• Drumcondra House - original Georgian house which the college was built around.
  • Purcell House - Conference Centre and Oratory.[30] Originally known as Junior House[31] designed by architect J.J. O'Callaghan in 1884.
  • O'Donnell House opened in 1958
  • Woodlock Hall - Now the location of the Jesuit library from the Milltown Institute
  • John Hand Library
  • Senior House
  • College Chapel

Winding down[edit]

On 23 May 2014, it was announced that the College activities would be winding down due to financial difficulties, these were brought to the fore following a fundraising effort which included the sale of letters from Jackie Kennedy was cancelled.[32] The College was not in receipt of direct state funding, and was capped at how many students it could accept on the Irish government's free fees scheme.[33] The winding down affected academic programmes in the short term, but a sabbatical course ran in 2014 and before and after Easter 2015. Efforts were made, liaising with DCU and its Colleges, to maintain the Adult Learning BA (ALBA) degree programme, which is the only one of its kind in Ireland.[34] In September 2014 the College announced it was seeking a partnership or a sale of the campus to facilitate this, hoping to retain a presence on the campus and continue its mission.[35] Since 2015 the adult education Pathways programme has been run by the Dublin Dioceses Centre in Clonliffe College. The final Faith Renewal programmes ran during the 2015 to 2016 academic years.

All Hallows College Festival Week[edit]

All Hallows College Festival Week was held in July 2016, to mark the transition of the All Hallows Campus to DCU, and to celebrate the legacy of the College, featuring events such as a garden party, fun day and open day with tours, exhibitions and lectures and a mass celebrated by Archbishop Diarmuid Martin.[36]

Programme Transfer[edit]

A number of the courses and programmes taught in All Hallows have been transferred to other institutions

DCU All Hallows Campus[edit]

The DCU School of Theology, Philosophy, and Music is based on the All Hallows Campus. The DCU Church of Ireland Centre (CIC), based at the campus.

Jesuit DCU Partnership[edit]

The DCU Jesuit Library Partnership saw the Jesuit Library Milltown Park move to Woodlock Hall at All Hallows Campus, where the Theology faculty is based.[37] The library consists of 140,000, theology and philosophy books, and is described as a ten-year loan.[38]

See also[edit]

External links[edit]


  1. ^ Chairman of All Hallows highlights social innovation by Pamela Duncan, The Irish Times, Friday, 16 March 2012.
  2. ^ "All Hallows College to close due to falling student numbers". The Irish Times. Retrieved 23 May 2017.
  3. ^ "Dublin City University to buy All Hallows College". RTE. 19 June 2015. Retrieved 19 February 2018.
  4. ^ Life of Father Hand by Dr. James McDevitt (All Hallows), Dublin, 1885.
  5. ^ All Hallows Vincentians Website.
  6. ^ a b Irish priests in the United States: a vanishing subculture By William L. Smith.
  7. ^ J. McSweeney, The Sesqui Centenary of William McGinty (Celebration to mark the 150th year of All Hallows priests in Australia), Journal of the Australian Catholic Historical Society 18 (1997), 7-10.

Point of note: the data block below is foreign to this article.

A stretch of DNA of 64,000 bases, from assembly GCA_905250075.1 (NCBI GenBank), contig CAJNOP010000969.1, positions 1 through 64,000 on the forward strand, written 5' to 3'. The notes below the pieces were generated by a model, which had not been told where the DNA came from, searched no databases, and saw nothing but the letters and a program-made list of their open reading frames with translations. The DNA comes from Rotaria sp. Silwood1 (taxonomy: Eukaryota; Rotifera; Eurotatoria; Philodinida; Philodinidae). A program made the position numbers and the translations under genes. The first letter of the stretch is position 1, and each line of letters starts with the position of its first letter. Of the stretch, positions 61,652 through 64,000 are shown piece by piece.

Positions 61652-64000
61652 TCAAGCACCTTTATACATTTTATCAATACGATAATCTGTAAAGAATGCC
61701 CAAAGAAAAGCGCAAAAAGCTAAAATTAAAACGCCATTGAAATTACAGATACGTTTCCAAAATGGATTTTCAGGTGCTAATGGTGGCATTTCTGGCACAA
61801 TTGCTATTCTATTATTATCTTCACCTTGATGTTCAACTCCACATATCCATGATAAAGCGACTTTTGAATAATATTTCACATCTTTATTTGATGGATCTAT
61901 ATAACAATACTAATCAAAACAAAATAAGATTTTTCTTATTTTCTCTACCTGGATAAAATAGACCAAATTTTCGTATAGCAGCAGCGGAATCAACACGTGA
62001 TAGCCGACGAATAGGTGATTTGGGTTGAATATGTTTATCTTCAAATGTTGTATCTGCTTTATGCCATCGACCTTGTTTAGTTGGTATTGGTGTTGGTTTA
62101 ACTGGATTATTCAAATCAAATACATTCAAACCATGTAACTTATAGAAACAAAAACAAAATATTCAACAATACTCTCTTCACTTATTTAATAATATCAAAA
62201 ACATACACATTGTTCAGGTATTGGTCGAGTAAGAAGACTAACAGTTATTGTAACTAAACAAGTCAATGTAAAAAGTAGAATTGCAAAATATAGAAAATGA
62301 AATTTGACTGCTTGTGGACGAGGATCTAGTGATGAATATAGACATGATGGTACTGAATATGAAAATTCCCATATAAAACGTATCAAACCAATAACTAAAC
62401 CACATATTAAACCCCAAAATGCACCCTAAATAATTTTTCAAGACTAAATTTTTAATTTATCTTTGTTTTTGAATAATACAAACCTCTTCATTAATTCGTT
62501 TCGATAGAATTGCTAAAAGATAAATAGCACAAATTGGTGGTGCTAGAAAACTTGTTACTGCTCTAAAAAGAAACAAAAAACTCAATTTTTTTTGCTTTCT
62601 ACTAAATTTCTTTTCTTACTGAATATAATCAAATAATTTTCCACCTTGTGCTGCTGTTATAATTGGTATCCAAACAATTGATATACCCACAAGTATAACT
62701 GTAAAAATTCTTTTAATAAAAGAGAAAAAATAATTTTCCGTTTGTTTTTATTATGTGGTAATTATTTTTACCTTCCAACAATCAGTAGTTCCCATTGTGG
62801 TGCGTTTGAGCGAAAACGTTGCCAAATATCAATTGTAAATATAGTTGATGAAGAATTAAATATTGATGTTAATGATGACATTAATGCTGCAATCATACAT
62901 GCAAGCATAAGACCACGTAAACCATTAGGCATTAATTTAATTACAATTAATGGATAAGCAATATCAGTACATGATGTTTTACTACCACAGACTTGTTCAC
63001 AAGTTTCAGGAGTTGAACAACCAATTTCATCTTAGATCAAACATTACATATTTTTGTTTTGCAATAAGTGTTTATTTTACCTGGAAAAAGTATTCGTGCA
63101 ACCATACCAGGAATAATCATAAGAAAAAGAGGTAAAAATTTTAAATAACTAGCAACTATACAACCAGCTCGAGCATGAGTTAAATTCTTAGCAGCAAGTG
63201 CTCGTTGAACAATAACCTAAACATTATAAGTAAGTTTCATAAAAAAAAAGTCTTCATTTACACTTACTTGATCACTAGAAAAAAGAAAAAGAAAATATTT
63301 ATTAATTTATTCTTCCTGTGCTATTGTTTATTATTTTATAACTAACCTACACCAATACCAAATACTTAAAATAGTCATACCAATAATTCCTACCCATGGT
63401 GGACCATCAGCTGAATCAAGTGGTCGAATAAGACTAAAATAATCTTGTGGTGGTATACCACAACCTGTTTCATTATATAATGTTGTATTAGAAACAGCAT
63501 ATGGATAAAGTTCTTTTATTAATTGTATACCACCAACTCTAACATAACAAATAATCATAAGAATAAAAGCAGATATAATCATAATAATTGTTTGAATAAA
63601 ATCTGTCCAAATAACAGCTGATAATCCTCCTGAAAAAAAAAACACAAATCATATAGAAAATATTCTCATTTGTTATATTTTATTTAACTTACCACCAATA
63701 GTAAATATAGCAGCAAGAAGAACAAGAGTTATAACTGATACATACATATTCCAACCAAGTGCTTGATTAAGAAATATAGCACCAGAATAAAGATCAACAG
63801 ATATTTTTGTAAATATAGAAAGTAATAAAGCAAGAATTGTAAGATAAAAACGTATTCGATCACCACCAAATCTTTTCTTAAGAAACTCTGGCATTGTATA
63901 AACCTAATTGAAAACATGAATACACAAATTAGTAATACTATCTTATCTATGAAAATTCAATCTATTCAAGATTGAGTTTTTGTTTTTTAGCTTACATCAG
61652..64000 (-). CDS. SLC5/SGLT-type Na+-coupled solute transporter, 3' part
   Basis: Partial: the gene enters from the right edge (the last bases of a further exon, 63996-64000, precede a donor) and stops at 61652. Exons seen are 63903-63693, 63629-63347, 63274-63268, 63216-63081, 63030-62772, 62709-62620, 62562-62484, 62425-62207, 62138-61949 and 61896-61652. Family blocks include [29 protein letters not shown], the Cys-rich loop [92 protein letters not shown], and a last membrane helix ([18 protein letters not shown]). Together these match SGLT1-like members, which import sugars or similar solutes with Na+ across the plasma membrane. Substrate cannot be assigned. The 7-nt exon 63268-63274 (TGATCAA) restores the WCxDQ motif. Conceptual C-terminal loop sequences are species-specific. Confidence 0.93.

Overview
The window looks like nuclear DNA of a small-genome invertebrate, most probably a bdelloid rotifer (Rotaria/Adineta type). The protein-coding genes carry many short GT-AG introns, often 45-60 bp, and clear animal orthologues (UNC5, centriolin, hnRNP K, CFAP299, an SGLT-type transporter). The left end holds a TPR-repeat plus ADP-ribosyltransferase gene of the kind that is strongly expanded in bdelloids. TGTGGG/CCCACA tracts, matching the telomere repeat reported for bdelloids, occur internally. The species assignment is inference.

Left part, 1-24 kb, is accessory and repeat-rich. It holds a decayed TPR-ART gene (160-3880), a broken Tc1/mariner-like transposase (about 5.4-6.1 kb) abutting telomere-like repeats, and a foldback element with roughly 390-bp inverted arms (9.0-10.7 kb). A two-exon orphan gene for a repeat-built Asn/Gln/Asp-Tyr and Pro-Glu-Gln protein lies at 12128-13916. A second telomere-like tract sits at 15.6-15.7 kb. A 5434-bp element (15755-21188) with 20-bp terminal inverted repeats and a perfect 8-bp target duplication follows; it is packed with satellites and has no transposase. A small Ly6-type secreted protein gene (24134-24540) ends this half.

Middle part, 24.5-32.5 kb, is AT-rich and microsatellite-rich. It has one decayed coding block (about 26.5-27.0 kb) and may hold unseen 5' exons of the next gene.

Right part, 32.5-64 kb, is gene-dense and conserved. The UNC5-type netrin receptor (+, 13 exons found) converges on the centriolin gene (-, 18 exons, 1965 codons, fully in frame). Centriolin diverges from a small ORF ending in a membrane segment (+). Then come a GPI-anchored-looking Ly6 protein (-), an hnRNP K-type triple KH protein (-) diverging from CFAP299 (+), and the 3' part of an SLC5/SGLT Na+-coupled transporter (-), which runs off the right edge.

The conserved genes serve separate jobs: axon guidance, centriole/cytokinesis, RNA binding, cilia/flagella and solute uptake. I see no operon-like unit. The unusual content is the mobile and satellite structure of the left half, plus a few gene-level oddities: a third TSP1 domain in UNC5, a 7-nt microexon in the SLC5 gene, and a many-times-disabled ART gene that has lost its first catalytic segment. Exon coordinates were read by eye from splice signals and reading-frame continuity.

8. ^ An Historical Guide to All Hallows Lands and Buildings, All Hallows College, Fliphtml5
  9. ^ All Hallows Catholic Encyclopedia.
  10. ^ a b Dublin’s All Hallows College now has American president - Old Kennedy connection revived as Jackie and JFK visited By Bernadetter Masterson, IrishCentral, 12 May 2012.
  11. ^ The Kennedys: America's Emerald Kings by Thomas Maier Page 227.
  12. ^ All Hallows: From a Seminary to an Institute for Mission and Ministry Archived 22 March 2014 at the Wayback Machine by Kevin Rafferty CM, Colloque Vol. 32., Vincentians Ireland
  13. ^ Degrees Recognised by the Teaching Council for the Purpose of Post Primary Teaching Archived 24 May 2011 at the Wayback Machine
  14. ^ Speech by the Taoiseach, Mr. Bertie Ahern, T.D., at the signing of a new linkage agreement and revised linkage agreements between All Hallows College, St. Patrick's College, the Mater Dei Institute and the Governing Authority of Dublin City University on Monday, 4 February 2008 at 3.30 pm[permanent dead link]
  15. ^ International Peace Bureau to Award 2012 Sean McBride peace prize to Nawal El Sadaawi and Lina Ben Mehenni
  16. ^ All Hallows - Mature Students Directory UCD Website
  17. ^ Postgraduate Courses eligible for tax relief All Hallows Revenue Commissioners of Ireland.
  18. ^ Aisling 2017-All Hallows College, yumpu
  19. ^ Minister Quinn guarantees funds for ex- SRT staff by Fergal Maddock, Fingal Independent, Wednesday 27 July 2011
  20. ^ SCHOOL OF PUBLIC SERVICE - All Hallows, Dublin, Ireland Archived 7 October 2011 at the Wayback Machine De Paul University.
  21. ^ Ireland Study Abroad Archived 27 May 2010 at the Wayback Machine St. John's University.
  22. ^ Daughters of Charity Website.
  23. ^ Courses Archived 22 March 2014 at the Wayback Machine Daughters of Charity Education and Training Services Website.
  24. ^ Ruhama Official Website.
  25. ^ A Classical Christmas at All Hallows College
  26. ^ Songs of Praise BBC iPlayer,, 20 March 2016.
  27. ^ James Joseph McCarthy Dictionary of Irish Architects
  28. ^ All Hallows Annual 1962-63 - Vol 38 All Hallows College.
  29. ^ All Hallows, Drumcondra - J.J. McCarthy
  30. ^ Purcell House Conference Center and Accommodation Archived 24 May 2014 at the Wayback Machine Official Website.
  31. ^ Junior House All Hallows
  32. ^ Cancelled auction played role in All Hallows College closure, 23 May 2014.
  33. ^ Closure of All Hallows is a loss to the third level education as well as to the Church by Breda O'Brien, Opinion, Irish Times, Saturday 31 May 2014.
  34. ^ All Hallows in talks to rescue adult learning programme Archived 16 July 2014 at the Wayback Machine Higher Education Authority, 27 July 2014.
  35. ^ All Hallows seeks partners or sale of campus by Sarah MacDonald, Catholic Ireland, 19 September 2014.
  36. ^ All Hallows College Festival Week Archived 5 July 2016 at the Wayback Machine
  37. ^ DCU Jesuit Library Partnership sees Milltown Park Library move to All Hallows News, DCU, October 9, 2019.
  38. ^ Renowned Jesuit library transferred to DCU by Sally Dobie, October 16, 2019.